Alex Murdaugh Murder Trial: Snapchat Sent by Son Moments Before Death Is 'Critical' Evidence, Prosecutors Say

Margaret "Maggie" Murdaugh, 52, and Paul Murdaugh, 22, were shot to death at the family’s 1700-acre hunting property on June 7, 2021.

Opening statements are expected this afternoon in the trial of a prominent South Carolina lawyer who hails from a politically connected family.

Alex Murdaugh is accused of murdering his wife and son, a crime for which he has pleaded not guilty.

Margaret "Maggie" Murdaugh, 52, and Paul Murdaugh, 22, were shot to death at the family’s 1700-acre hunting property on June 7, 2021.

A Snapchat Paul sent just two hours before his death will prove key to the case prosecutors claim in court documents, calling the evidence “critical.”

The murders captivated the nation, and the residents of Waterboro. That was evident just minutes into the proceedings on Monday, when the first panel of potential jurors was asked who had heard about the case. Every single person stood up in response to that question. 

Lawyers then began to seek out impartial jurors, a Herculean task in a case that has over 250 potential witnesses in a city with just 5,400 residents. 

Jurors weren’t the only ones getting dismissed from the courtroom either, with officials also removing a portrait of Murdaugh’s grandfather. 

Prosecutors allege that Murdaugh’s motives were financial, claiming he had been defrauding clients out of millions of dollars, embezzling funds from the family firm, and facing a potentially pricey lawsuit in the wake of a fatal boat crash involving son Paul.


In court documents obtained by Inside Edition Digital, prosecutors describe Murdaugh as “an allegedly crooked lawyer and drug user who borrowed and stole wherever he could to stay afloat and one step ahead of detection.”

Prosecutors claim that Murdaugh had been asked to account for missing funds at the family firm on the day of the murders.

At the same time, he was also being asked to turn over a detailed accounting of his finances in a wrongful death lawsuit against his son Paul, who had been accused of drunkenly crashing a boat resulting in the death of a young woman

The defense claims that these murders were pinned on their client from the start and accuse law enforcement of failing to properly investigate the crime or consider other possible suspects.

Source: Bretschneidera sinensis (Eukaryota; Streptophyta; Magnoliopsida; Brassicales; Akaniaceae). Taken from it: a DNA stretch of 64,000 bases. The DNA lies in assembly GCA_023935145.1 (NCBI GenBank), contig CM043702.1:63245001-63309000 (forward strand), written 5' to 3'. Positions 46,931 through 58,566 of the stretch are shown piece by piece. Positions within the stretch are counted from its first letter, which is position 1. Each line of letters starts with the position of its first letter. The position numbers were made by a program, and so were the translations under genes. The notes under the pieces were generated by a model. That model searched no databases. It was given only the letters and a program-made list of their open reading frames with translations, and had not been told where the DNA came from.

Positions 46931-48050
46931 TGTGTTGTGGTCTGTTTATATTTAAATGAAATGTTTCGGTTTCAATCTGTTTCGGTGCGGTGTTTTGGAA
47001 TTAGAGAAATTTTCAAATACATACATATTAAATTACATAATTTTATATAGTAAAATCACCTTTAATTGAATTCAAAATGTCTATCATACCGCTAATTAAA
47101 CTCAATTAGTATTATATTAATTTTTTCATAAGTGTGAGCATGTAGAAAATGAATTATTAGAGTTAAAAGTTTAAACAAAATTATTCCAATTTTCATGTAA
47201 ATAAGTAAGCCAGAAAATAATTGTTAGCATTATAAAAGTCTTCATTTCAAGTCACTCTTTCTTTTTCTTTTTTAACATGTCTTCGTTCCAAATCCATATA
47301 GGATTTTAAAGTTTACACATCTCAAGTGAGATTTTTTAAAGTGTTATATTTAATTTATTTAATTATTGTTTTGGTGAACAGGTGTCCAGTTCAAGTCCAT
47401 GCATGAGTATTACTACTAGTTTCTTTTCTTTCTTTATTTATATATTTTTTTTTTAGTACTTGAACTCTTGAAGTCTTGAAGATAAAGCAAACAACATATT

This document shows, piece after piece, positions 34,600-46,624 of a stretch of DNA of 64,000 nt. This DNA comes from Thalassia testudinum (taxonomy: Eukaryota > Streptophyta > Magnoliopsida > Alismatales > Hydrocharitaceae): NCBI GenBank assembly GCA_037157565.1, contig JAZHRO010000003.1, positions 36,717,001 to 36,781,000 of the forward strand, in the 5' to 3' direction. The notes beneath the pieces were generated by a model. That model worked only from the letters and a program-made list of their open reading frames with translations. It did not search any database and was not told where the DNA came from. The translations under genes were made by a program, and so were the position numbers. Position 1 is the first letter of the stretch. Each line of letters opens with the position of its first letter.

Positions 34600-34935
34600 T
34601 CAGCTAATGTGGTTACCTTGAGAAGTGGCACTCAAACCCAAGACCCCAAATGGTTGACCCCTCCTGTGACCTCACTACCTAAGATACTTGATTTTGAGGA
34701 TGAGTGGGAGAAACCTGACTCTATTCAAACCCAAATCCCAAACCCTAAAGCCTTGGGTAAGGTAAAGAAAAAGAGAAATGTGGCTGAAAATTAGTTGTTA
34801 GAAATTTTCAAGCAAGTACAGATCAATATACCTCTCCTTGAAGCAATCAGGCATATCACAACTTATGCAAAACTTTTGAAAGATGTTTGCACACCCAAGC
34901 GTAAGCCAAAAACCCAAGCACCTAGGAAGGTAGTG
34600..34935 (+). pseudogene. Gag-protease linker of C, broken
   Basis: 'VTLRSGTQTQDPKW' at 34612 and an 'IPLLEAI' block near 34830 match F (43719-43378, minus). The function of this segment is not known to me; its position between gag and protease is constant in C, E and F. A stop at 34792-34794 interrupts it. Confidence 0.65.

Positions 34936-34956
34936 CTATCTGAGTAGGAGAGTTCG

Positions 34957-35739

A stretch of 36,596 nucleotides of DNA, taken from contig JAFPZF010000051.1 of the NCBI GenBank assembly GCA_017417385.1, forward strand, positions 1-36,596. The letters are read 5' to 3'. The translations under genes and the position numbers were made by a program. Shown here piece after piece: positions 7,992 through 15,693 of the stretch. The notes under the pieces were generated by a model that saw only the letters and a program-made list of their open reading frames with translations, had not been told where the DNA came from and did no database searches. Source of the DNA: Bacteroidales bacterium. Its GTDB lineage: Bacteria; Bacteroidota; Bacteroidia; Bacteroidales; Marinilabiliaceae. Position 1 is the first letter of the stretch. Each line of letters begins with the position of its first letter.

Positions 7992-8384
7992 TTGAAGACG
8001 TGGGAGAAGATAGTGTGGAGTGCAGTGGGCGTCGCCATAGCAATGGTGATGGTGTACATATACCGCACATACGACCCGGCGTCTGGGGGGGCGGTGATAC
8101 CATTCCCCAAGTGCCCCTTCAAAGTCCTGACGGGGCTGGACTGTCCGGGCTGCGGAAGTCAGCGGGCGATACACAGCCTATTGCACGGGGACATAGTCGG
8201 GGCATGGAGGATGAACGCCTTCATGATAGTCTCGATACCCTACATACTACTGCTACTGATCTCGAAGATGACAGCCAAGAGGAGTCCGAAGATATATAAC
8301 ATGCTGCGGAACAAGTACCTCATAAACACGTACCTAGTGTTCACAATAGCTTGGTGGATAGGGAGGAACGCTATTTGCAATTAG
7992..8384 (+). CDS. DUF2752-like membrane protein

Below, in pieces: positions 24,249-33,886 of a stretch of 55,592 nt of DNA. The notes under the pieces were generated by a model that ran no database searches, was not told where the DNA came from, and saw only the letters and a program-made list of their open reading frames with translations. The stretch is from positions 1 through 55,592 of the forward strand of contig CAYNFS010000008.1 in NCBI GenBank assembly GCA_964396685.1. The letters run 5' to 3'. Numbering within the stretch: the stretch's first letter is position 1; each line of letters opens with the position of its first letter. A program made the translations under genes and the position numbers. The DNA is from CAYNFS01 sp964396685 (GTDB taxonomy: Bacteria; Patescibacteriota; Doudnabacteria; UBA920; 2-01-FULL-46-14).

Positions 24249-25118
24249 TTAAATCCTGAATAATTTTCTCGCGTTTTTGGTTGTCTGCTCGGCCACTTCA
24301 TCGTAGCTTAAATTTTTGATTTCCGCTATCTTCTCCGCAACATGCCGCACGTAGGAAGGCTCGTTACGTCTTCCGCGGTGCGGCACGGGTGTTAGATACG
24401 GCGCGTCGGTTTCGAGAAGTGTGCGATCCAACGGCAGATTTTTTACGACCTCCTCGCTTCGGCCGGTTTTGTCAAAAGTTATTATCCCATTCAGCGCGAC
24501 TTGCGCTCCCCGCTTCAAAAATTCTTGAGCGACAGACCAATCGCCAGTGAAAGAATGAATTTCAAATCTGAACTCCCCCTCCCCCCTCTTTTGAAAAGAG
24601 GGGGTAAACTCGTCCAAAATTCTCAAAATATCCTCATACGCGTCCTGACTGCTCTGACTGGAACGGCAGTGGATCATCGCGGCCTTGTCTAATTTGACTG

Murdaugh claims that he had been visiting his mother at the time of the murders and returned to find the bodies of his wife and son.


There is also an investigation into the death of the Murdaugh family’s housekeeper, who died in 2018 on the same property as Maggie and Paul.

That case was reopened shortly after the murders of Maggie and Paul.

Murdaugh and his lawyers filed a confession of judgment admitting that he owed the sons of his housekeeper $4.3 million after the two men sued Murdaugh for failing to give them the insurance settlement he filed on their behalf following their mother's death.

Allegations of financial misconduct at the family firm came to light in September 2021, at which time Murdaugh agreed to hand in his resignation. 

The following day, Murdaugh claimed that he had been shot in the head while changing a tire on the side of the road.


Police said there were holes in Murdaugh’s statements and alleged that a suicidal Murdaugh had asked a distant cousin and former client of his, Curtis Edward Smith, to shoot him in the head and make it look like murder so that his surviving son Buster could collect the insurance money. Smith said that Murdaugh brought a gun to the scene asking him to shoot Murdaugh, that he told Murdaugh he would not shoot him and tried to take the weapon from Murdaugh, but they struggled over the weapon and the gun went off.

The two men then turned on one another, and Murdaugh and his lawyers now claim Smith murdered Maggie and Paul.

In a motion to compel filed in October, the defense said that "the State is turning a blind eye to the obvious, that the reason Smith failed the polygraph when asked if he murdered Maggie and Paul is because he did in fact commit those heinous crimes."

Murdaugh and his lawyers were seeking the results of that polygraph test from the state in their motion, and have alleged that it showed Smith was lying when asked if he killed Maggie or Paul. 

Aimee Zmroczek, who is representing Smith, tells Inside Edition Digital that her client played no role in the murders and has an "ironclad" alibi.

"Eddie Smith continues to be a victim of Alex Murdaugh and his deeds," says Zmroczek.

She adds that this is a "continuation" of Murdaugh's desire "to insinuate Eddie Smith is somehow involved."

Related News